Maintaining and improving your cognitive skills, or the ability to use your brain, is an integral part of living happily into old age. Your cognitive skills allow you to think, reason, and process information. Small changes in your daily routine can strengthen these abilities, boosting your brainpower, mood, overall wellbeing, and emotional state.
Navigating life and relationships after facing verbal abuse is different for everyone. The tools and strategies you use to recover may not be what someone else chooses. One common aspect of recovering from verbal abuse is grace. Recognizing and providing yourself grace as you learn to maintain healthy relationships is vital for your recovery.
My medications for schizoaffective disorder cause a lot of weight gain, as readers of this blog well know. So, when I developed osteoarthritis in my knees at age 42, I started going to a nutritionist. I wanted to lose weight to take pressure off my knees. After a while, my nutritionist put me on a popular medication to support weight loss. At first, it was working really well. But then terrible side effects set in, including unbearable nausea, so I had to stop taking it.
One of the most important things that I have learned to recognize about my anxiety, and something that I often talk about in terms of coping, is what I do when my anxiety gets triggered. This has been important because I've learned ways to avoid or confront the triggers. And so, throughout this process, I've also learned how to recognize the anxiety symptoms that I most often experience.
As a teenager, I struggled to accept my learning disability diagnosis. I didn't want to be thought of as slower than my peers. I wanted to be seen as intelligent. In my early 20s, I felt the same way about my anxiety and depression diagnoses. I wanted to be in control of my emotions by simply getting over my depression. But now, I realize that accepting my mental illness diagnoses was crucial for improvement. Here are four ways I learned to accept my mental health conditions.
With the rise of "main character energy" in the post-pandemic, there's been a lot of buzz over the past few years over the notion of "romanticizing your life." In short, this idea urges you to fall in love with your own existence the same way you might fall in love with another person. A simple Google search yields list upon list of ways you can do this. This content is fun and zesty but ultimately flawed. Approaching your romance with yourself with dos and don'ts is as effective as wooing a crush by giving them a handbook. True romance is spontaneous and melting, not structured and task-oriented. If you're interested in romanticizing your life, there's a simpler way.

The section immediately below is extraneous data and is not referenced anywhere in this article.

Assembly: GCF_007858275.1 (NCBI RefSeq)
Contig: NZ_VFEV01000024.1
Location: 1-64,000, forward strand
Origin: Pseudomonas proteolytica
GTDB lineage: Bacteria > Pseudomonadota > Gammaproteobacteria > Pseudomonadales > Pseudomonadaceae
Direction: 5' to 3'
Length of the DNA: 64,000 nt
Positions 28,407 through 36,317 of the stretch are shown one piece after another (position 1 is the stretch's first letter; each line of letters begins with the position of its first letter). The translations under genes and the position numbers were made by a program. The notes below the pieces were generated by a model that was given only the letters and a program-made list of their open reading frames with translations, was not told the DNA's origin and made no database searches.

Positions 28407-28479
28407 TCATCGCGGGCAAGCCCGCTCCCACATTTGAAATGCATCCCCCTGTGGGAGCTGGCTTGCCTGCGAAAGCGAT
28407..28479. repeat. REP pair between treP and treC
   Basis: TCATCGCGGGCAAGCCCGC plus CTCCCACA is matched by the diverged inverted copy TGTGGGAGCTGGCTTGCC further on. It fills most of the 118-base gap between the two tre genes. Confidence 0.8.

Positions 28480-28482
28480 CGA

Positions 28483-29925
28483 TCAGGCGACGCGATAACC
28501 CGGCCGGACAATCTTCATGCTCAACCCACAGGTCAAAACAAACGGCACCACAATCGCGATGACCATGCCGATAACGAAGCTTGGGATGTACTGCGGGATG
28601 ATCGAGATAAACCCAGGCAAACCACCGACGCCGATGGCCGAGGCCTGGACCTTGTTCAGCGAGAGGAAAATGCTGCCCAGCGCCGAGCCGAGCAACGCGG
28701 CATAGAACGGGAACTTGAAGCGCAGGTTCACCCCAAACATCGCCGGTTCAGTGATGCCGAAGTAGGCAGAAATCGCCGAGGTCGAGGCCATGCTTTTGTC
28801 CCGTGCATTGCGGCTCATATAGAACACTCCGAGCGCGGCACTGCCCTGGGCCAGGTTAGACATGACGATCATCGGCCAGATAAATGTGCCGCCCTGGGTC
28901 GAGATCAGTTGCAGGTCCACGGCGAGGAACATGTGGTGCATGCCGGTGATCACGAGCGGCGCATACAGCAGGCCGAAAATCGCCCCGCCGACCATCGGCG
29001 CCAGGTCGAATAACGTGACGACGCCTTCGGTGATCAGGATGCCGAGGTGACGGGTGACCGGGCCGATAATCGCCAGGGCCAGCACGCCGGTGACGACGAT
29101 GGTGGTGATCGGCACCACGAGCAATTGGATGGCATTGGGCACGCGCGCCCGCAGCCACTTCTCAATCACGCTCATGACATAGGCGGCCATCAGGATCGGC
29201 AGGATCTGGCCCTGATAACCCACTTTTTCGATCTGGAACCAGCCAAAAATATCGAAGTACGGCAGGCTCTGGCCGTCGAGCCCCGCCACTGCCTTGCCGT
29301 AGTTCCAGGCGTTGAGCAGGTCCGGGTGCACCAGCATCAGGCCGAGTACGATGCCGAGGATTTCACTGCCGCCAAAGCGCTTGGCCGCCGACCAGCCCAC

Bullying and negative feedback can be devastating to your self-esteem and massively contribute to feelings of being powerless, unworthy, and alone. Overcoming these things is an essential part of your self-esteem journey. In this article, I walk you through strategies to overcome bullying and negative feedback to build your self-esteem.
Last week, I wrote about feeling embarrassed to talk about my eating disorder in face-to-face conversations. This week, I remembered why I experienced that level of embarrassment. I was raised in a climate of body shaming, forced to interact with relatives who see no issue with fatphobic comments and behaviors. I have family members who are insensitive to recovery from my eating disorder (ED).
Healing from a verbally abusive situation will be a unique journey for everyone. One person's strategies may not be successful for someone else. Finding the right tools to deal with the side effects of abuse can be challenging. Thankfully, I have several methods to help combat my self-doubt and reinforce my worth, including strategies like daily affirmations for verbal abuse.
For depression sufferers, it can feel like our minds filter out positive emotions and turn our thoughts into a vortex of negativity. Seeing the pain and suffering caused by natural disasters often exacerbates depression.
I wonder if potential ADHD-ness also has something to do with the way I obsess, to the point of tears, over what I'm wearing to certain key things/events that really matter to me: evening out, work thing, seeing old friends after a while. I have to allow extra hours to go through the wardrobe rotation. I have been known not to go if it's just not right.
So a copper, zinc cerruloplasma blood test. Anything higher than 17 is symptomatic even though a bells curve in science has the level higher. The Bill Walsh institute is dedicated to these bio chemical issues. Not sure where in the states they are.
Then aldosterone renin ration for adrenals. … early symptoms are a higher diastolic blood pressure than normal. But eventually it leads to hypertension that seems resistant to meds.. took them ten years to do this blood test on me with hypertension.
Hope ruling out things means he gets a better hold on it. But sometimes my favorite bible verse for my low mood times is “And it came to pass”